At a poetry workshop recently I heard the word metaphysical used to describe several contemporary American poets of disparate temperaments. At times metaphysical sounded erudite, at times dismissive, and I wasn’t sure I wanted it near poems and poets I loved. I started to wonder what exactly it meant to use such an indefinite term to describe a poem or a poet. I couldn’t remember, were the Metaphysical poets actually a school of poetry, and were they stylistically distinct? Did the Metaphysical poets of the English Renaissance identify their work with the term?
I admit, I only knew of the Metaphysical poets of 16th and 17th century England but it didn’t seem like I was in the type of crowd that would assume that kind of knowledge. I wasn’t even sure we were talking about John Donne and his contemporaries when we called a poem metaphysical, or whether we were using the more common understanding of the word. I worried we were using metaphysical to label, in a polite and seemingly well-informed way, a large section of American poetry that readers might find to be difficult, abstract, and cerebral.
I reached for the dictionary, where I found the origins of the word metaphysics: “from the Greek ta meta ta phusika the ‘things after the physics’, referring to the sequence of Aristotle’s works, later interpreted as meaning ‘the science of things transcending what is physical or natural.’” The full definition of metaphysical includes “relating to metaphysics; transcending physical matters or the laws of nature; based on abstract (typically, excessively abstract) reasoning, and of or characteristic of the metaphysical poets.” These definitions did not abate my suspicions.
It wasn’t until I found T.S. Eliot’s review of J.C Grierson’s anthology Metaphysical Lyrics and Poems of the Seventeenth Century: Donne to Butler, published in 1921, that I began to understand how overwhelmingly American poetry has been influenced by the substance of metaphysical poetry. In his review Eliot informs us that Samuel Johnson (1709-1784), a critic, applied the term “metaphysical” to describe a number of English poets whose only common ground was a deviation from the literary and social norms of the era. For Johnson, the Metaphysical poets’ “attempts were always analytic” and in their work a reader would find that “the most heterogeneous ideas are yoked by violence together.”
Eliot, arguing that Johnson’s critique was innately flawed, wrote “not only is it extremely difficult to define metaphysical poetry, but difficult to decide what poets practice it and in which of their verses.” Eliot pointed at the generalizations Johnson made in grouping some of the English Enlightenment poets together saying, “It is difficult to find any precise metaphor, simile, or other conceit, which is common to all the poets and at the same time important enough as an element of style to isolate these poets as a group.” What Johnson saw as a “witty” “quaint” and “obscure” movement, Eliot saw as subversive and necessary literary innovation.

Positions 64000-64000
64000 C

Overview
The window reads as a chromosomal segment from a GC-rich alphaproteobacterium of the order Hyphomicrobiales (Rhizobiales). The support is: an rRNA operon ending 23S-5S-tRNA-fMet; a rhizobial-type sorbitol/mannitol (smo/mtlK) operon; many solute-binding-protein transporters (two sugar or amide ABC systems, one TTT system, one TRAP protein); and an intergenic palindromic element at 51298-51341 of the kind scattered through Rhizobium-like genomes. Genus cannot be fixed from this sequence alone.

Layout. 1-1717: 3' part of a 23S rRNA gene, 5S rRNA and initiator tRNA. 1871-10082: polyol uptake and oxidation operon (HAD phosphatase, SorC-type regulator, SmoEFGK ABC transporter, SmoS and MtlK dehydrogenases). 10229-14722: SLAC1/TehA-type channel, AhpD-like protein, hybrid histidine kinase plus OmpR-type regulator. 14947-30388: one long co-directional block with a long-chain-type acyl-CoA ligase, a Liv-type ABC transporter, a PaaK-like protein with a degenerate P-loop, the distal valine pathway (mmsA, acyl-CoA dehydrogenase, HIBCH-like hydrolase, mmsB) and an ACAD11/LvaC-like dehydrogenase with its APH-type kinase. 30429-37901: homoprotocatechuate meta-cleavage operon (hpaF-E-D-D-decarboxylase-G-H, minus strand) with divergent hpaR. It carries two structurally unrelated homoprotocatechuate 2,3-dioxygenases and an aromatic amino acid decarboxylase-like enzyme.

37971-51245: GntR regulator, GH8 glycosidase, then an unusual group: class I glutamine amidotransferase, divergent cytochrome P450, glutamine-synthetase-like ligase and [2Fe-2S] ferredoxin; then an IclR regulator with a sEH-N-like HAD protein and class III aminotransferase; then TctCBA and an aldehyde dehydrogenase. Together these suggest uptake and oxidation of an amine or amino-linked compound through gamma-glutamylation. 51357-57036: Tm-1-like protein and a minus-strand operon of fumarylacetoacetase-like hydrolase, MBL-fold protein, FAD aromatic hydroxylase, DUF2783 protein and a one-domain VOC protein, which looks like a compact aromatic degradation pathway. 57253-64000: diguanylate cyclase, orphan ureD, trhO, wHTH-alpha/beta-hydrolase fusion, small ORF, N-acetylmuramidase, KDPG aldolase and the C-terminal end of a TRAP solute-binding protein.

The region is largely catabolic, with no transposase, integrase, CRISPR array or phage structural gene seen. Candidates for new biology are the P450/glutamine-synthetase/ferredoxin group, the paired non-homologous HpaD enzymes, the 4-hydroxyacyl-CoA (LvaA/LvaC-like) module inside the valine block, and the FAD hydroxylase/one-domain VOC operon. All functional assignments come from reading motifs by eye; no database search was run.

With the breath of his influence on American poetry, Eliot helped rekindle the discussion on metaphysical poetry for an American audience. Eliot did so much to popularize the metaphysical in American poetry that it now reaches back to encompass Dickinson and into the future to the poetry we read in lit mags every day, from emerging voices to the old standbys.
In fact, there is a direct line from Eliot’s understanding of metaphysical poetry to the New York School poets, Surrealists, and the avant-garde (and the list does not stop there). In a piece by John Tranter for Jacket 2, Tranter writes, “Put a seventeenth-century English poem into a blender with a 1930s American snapshot and you’ve got the early 1950s Ashbery poem “Portrait of Little J.A. in a prospect of flowers”. This poem, Tranter points out, is titled after a poem by the English metaphysical poet Andrew Marvell (1621-1678). Tranter then so thoughtfully takes a shot at defining metaphysical poetry, which is something Eliot hesitated to provide. Tranter says,
Where “meaning” can be teased out of the weave, or rather the felt, of those casual masterpieces of his [Ashbery’s], it often revolves in brilliantly ironic and paradoxical ways around the themes of sex, love, loss, death, individual identity and the weather. The metaphysical poetry of the seventeenth century was about the eschatological implications of just such passions, inscribed against a background of civil strife in a rapidly modernising world.
I found Ashbery’s work to be the most obvious example of the metaphysical in American poetry today, but the example is useful in that the intricacies of the history and definition of metaphysical poetry reach as far into the future as Ashbery’s influence. As an experiment, I went down a little internet wormhole and started googling any poet I could think of whose body of work might contain a metaphysical bone and every single time, I got results.
My initial concerns had a good foundation; metaphysical is not a precise term, and it seems it never was. At least now I understand the implications of metaphysical poetry, and I will use the term as carefully or generally as I please. And in the spirit of the metaphysical, I close this investigation with the words of Charles Simic taken from an interview in the Paris Review:
Stevens was a very great poet and a very smart man. He understood what the Romantics, Emerson, Whitman, and William Carlos Williams were all about—that every theory of poetry in the end is a theory of reality. I like poems that have interesting philosophical ideas, and his poems do. What Dickinson, Frost, and Stevens share is an ability to construct a brief lyric poem about some ordinary experience that eventually ends up asking all kinds of metaphysical questions. Poems like Stevens’s “The Snow Man,” Dickinson’s “There’s a certain Slant of light,” and Frost’s “An Old Man’s Winter Night.” I love that stuff.